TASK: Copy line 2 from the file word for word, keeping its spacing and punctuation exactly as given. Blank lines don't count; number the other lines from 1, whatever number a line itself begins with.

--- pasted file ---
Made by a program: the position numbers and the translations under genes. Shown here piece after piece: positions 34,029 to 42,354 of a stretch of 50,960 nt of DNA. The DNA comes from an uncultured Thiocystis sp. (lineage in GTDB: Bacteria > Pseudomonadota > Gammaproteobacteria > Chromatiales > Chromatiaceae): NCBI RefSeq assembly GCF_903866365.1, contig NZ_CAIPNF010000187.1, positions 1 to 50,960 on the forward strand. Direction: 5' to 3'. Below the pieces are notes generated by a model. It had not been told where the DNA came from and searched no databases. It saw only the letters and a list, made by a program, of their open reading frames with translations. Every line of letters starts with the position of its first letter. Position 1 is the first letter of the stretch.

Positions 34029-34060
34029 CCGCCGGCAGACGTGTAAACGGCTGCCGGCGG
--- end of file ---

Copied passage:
Positions 34029-34060